Wyoming's archery deer season opens Sept. 1, but you must apply for your tag by March 15. Drawing odds are very good; you'll find a deer tag in your mailbox most years.
The western half of Kentucky has a deserved reputation as a quality whitetail destination. In the last two decades, the numbers of mature deer shot by residents and nonresidents has been steadily rising. With an archery opener that falls on the first Saturday in September (which in 2015 is the 5th), this centrally located gem is yet another place to bag a velvet buck. Plus, it's a bargain, at $190 for over-the-counter tags and licenses.
For hunters without the budget to spend on a fully outfitted hunt, this region offers an abundance of public land open to hunting. Western Kentucky features two expansive public areas, in 100,000-acre Land Between the Lakes Wildlife Management Area and 65,000-acre Peabody WMA. In addition, several other quality WMAs across the region range in size from under 1,000 acres to over 8,000.
Western Kentucky is well populated, so you won't be alone. But if you're willing to do your legwork — get a mile or more off the road — you'll find minimal hunting pressure.
Landowners here are generally somewhat open to allowing archers access to their property. (That's not so much the case for gun hunters.) While there are some outfitters operating in the western part of the state, there's no shortage of private land that remains unleased.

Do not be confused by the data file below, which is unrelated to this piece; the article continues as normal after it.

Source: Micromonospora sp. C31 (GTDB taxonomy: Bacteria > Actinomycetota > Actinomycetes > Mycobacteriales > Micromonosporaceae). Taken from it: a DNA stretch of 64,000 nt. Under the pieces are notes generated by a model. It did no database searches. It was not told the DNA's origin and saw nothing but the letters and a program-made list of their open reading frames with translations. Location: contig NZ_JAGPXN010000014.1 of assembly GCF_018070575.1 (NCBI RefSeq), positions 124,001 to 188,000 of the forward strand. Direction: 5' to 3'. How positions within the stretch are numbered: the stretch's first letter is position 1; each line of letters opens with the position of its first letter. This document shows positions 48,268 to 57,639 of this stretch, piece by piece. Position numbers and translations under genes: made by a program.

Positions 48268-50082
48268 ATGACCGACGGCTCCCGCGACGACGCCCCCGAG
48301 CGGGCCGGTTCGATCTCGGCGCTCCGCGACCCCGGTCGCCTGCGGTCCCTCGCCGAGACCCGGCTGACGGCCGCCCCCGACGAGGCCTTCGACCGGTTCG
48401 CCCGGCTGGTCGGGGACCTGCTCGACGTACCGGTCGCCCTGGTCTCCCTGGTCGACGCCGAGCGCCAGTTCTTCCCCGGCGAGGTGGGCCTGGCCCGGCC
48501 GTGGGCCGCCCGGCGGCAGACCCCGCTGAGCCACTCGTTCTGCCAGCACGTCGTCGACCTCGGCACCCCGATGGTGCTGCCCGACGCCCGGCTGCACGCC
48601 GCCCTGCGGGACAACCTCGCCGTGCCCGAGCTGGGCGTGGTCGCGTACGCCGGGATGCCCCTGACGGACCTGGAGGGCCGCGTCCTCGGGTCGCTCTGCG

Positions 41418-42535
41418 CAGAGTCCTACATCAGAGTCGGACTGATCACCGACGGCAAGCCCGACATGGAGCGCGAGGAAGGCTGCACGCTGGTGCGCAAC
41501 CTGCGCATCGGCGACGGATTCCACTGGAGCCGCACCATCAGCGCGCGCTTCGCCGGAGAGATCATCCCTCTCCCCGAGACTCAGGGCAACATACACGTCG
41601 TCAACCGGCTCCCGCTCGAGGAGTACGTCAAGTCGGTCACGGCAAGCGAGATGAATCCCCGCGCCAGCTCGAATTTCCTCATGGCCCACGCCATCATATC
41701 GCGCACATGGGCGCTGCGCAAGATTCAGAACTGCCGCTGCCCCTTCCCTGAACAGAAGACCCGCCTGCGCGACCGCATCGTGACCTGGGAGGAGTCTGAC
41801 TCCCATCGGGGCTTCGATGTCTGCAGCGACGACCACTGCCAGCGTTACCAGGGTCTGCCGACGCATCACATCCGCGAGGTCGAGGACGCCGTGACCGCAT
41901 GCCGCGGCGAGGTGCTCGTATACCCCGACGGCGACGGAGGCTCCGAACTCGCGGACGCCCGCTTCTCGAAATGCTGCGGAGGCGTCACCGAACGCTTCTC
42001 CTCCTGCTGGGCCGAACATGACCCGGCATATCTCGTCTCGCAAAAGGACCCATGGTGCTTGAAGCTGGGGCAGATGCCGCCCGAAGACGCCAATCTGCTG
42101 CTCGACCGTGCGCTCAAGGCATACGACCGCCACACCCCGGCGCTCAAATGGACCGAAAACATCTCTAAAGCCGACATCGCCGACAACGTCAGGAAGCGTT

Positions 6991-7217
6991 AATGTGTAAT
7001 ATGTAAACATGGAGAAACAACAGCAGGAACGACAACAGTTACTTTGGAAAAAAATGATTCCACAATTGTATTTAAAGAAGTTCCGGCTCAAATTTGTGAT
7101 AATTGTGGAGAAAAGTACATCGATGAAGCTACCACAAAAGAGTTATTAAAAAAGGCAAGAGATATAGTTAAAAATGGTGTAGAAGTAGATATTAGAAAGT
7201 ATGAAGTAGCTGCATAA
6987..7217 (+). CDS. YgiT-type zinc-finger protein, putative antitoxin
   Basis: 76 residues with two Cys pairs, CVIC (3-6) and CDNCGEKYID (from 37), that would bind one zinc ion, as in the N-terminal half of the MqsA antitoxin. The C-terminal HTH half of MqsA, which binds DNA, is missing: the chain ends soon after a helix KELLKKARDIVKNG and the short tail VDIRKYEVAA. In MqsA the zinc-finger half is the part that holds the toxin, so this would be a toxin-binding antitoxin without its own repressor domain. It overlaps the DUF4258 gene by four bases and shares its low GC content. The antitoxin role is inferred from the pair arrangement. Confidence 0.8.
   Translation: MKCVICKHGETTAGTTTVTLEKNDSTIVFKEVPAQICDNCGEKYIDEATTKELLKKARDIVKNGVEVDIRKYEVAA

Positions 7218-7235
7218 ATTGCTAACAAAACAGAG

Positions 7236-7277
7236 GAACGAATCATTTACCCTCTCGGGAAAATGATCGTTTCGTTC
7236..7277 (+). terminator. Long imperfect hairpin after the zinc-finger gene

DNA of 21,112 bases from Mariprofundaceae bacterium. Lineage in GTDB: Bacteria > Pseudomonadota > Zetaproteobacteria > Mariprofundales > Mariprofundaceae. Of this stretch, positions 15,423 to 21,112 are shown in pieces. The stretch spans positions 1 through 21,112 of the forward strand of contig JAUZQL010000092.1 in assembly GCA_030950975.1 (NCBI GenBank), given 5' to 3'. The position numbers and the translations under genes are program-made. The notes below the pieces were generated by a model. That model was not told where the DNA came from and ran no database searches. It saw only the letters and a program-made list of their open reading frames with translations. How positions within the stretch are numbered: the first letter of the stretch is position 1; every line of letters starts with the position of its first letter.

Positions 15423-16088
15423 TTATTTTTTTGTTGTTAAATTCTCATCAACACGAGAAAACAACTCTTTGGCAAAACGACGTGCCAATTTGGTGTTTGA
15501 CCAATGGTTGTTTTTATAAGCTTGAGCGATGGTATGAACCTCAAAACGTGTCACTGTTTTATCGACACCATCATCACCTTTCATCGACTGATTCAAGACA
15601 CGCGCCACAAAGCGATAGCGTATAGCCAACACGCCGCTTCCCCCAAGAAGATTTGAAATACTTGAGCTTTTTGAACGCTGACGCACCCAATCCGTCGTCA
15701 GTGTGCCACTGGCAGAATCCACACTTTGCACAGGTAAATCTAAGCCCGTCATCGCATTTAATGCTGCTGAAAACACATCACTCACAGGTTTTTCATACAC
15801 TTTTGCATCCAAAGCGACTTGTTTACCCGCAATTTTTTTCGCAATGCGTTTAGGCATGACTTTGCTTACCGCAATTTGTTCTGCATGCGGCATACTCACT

Patterning these big-woods bucks in September isn't nearly as easy as in the West. Much of the acorn crop is already on the ground, and browse is both abundant and spread across the landscape. This is often thick and steep country, so you'll need to work hard to get your buck. But if you have a good plan and execute it well with hard work and determination, you might see some great deer.
Thirty years ago, there were few whitetails in the Evergreen State. However, the population has exploded since the 1980s. Abundant irrigated cropland is home to large numbers, and big bucks are common. Most locals are into mule deer; in fact, while it might come as a surprise, whitetails are considered second-class citizens by many.
Among the top counties are Chelan, Okanogan, Ferry, Stevens, Pend Oreille and Spokane. All share one feature that makes them home to large numbers of whitetails: the Columbia River and its tributaries. Water is the key in this relatively dry region, as whitetails use the bottomlands of the rivers and streams, which are home to large alfalfa fields and apple orchards.
Apple growers and deer don't mix, which can make acquiring permission to hunt easy if you find yourself in the right place and asking the right person. A few outfitters have popped up, but for the most part this state is overlooked as a whitetail destination. Some of the counties listed have abundant public hunting land, others very little.